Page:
To make a clock one must have a way of forming the "teeth" on
the gears (wheels and pinions) that transfer power from the
motive force appropriately and as efficiently as possible>>>>>
An excellent book on the subject is F. Malcolm Wild's Wheel
and Pinion Cutting in Horology. Like most horological books,
you will not find it at your local Barnes and Nobles, but it is
To cut the teeth to make gears one needs:
1) A method of firmly holding the blank to be cut
2) A method of indexing the blank (ie. if the wheel will have 40
teeth you will need to be able to turn the blank 1/40th of it's
circumference after each cut.
3) A cutter and a method of holding the cutter
4) A method of turning the cutter at a high enough speed and
torque to be able to smoothly cut the blank.
5) Ability to adjust the X,Y and Z axis.
Things that are nice to have:
1) Ability to vary the speed of the cutter
2) A safe set-up that does not involve any part of your body or
clothes within the machine's realm. This actually should be
3) Commercial multi-tooth pinion cutters, as single-toothed
flycutters will not hold up to steel.
4) A completely single purpose wheelcutting station, so you
don't have to tie up your lathe or milling machine.
5) A Lever Feed, or better yet, a CNC set-up.
6) A built-in coffee maker. Though I have yet to see one......
7) Lots of money. To, instead, buy a really nice one with an
assortment of cutters.
I've cut gears on my milling machine before and it's a very
suitable arrangement. But I hate either tying up a machine that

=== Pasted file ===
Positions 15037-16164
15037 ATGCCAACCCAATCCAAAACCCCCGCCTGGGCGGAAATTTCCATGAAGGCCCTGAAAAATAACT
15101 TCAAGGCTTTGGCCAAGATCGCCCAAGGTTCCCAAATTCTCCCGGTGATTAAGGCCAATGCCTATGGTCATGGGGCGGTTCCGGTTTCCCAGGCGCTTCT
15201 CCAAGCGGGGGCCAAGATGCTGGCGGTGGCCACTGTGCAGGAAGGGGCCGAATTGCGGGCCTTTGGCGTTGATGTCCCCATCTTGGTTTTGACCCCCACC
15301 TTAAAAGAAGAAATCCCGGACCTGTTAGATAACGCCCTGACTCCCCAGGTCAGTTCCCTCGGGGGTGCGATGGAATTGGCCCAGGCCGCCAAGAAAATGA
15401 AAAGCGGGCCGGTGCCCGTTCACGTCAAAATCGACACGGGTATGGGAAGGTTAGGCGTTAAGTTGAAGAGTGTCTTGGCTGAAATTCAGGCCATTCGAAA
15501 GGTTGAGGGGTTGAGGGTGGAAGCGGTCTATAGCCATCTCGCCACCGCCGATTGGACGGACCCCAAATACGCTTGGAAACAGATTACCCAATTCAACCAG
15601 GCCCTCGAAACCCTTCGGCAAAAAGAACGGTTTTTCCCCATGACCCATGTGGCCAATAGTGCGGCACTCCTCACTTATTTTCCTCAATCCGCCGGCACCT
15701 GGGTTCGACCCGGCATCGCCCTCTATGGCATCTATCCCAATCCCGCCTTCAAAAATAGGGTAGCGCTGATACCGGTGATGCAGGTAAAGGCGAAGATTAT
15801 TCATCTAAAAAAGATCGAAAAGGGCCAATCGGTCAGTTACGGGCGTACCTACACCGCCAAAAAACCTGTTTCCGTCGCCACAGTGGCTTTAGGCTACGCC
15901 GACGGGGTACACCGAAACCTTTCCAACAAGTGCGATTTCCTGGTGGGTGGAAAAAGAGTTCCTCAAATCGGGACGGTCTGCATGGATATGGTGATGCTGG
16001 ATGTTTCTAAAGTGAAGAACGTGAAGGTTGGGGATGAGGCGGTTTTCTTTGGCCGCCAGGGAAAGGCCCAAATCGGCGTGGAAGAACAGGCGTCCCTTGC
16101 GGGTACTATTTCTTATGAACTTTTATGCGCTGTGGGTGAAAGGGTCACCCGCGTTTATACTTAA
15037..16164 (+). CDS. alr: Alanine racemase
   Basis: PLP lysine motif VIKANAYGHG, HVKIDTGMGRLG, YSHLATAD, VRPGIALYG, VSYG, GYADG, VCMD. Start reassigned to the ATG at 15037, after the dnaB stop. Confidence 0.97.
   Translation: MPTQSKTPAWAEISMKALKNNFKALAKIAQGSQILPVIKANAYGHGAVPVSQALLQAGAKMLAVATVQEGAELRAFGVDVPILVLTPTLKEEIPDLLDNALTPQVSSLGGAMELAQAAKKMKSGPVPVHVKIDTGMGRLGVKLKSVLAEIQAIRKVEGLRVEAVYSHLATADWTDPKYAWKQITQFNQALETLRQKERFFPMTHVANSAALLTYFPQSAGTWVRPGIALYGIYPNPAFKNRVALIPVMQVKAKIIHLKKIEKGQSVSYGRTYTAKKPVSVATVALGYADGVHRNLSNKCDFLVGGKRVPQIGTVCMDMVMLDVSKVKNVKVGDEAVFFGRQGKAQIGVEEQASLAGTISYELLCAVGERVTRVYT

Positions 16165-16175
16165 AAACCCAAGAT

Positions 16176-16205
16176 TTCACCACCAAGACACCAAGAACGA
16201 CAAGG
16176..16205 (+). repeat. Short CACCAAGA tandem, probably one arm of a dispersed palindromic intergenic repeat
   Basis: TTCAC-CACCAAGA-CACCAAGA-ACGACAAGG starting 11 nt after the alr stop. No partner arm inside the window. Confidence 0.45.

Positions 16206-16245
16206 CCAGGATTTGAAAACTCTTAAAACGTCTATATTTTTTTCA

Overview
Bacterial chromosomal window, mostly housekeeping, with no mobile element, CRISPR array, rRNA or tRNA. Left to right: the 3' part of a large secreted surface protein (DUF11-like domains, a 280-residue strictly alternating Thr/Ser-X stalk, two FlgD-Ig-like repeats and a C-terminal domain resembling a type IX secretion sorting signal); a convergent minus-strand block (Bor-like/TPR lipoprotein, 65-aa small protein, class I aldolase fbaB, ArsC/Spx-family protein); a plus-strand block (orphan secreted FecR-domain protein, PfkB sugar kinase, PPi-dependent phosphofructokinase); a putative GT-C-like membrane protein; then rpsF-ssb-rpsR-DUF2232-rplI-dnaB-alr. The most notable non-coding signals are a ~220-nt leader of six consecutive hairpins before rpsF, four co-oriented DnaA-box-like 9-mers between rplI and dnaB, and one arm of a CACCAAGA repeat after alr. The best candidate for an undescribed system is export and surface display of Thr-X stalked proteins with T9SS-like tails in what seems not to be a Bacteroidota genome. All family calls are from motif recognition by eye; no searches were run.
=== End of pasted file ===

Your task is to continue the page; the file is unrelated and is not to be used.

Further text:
gets used alot, or, having to knock down and set up a whole
wheelcutting system just to cut a 1-off wheel on a machine that
gets a lot of use in my shop, so I decided to make a separate,
single-purpose station to cut gears (see Things That Are Nice
To Have #4 above).
Items #1 and #2 (and most of #5) on the Needs list above are
easily satisfied by the "semi"-universal dividing head >>>>>>
that I have in the shop which is bolted to an XY milling table.
The threaded spindle end accepts a standard thread (1 1/2"-
8) 4-jaw chuck which grips a threaded arbor holding the blank.
The 4-jaw can be fiddled with (in conjunction with a dial
indicator) to reduce the run-out down to almost nothing.
Homemade flycutter forming the teeth (very badly, I might add)
on a contrate wheel.
|My 'semi-universal' dividing head....proud and
unconcerned that it is not a 'universal' dividing
A note on "semi"-universal dividing heads, particularly for
clockmakers. They can divide a wheel into most any number
that a clockmaker would ever run into (there are some funky
numbers that you would need a "universal" head which
employs a separate set of gears to get you there). I was
surprised, however, to find out that, even with the wide
variety of index plates supplied with the head, I couldn't
divide a wheel into 96........96?!! You'd think it a common
number!! Well, after much head scratching and a couple
glasses of wine my head cleared and I figured out if I had an
index plate of only 12 (which most don't) the 40:1 worm ratio
would give me the 96 I needed. So I chucked up an index
plate on its own dividing head (it seems rather cannibalistic)
using a 3-jaw chuck (jaws turned out) and drill a 12-hole ring
around an unused portion of the index plate. And It works!!!!!!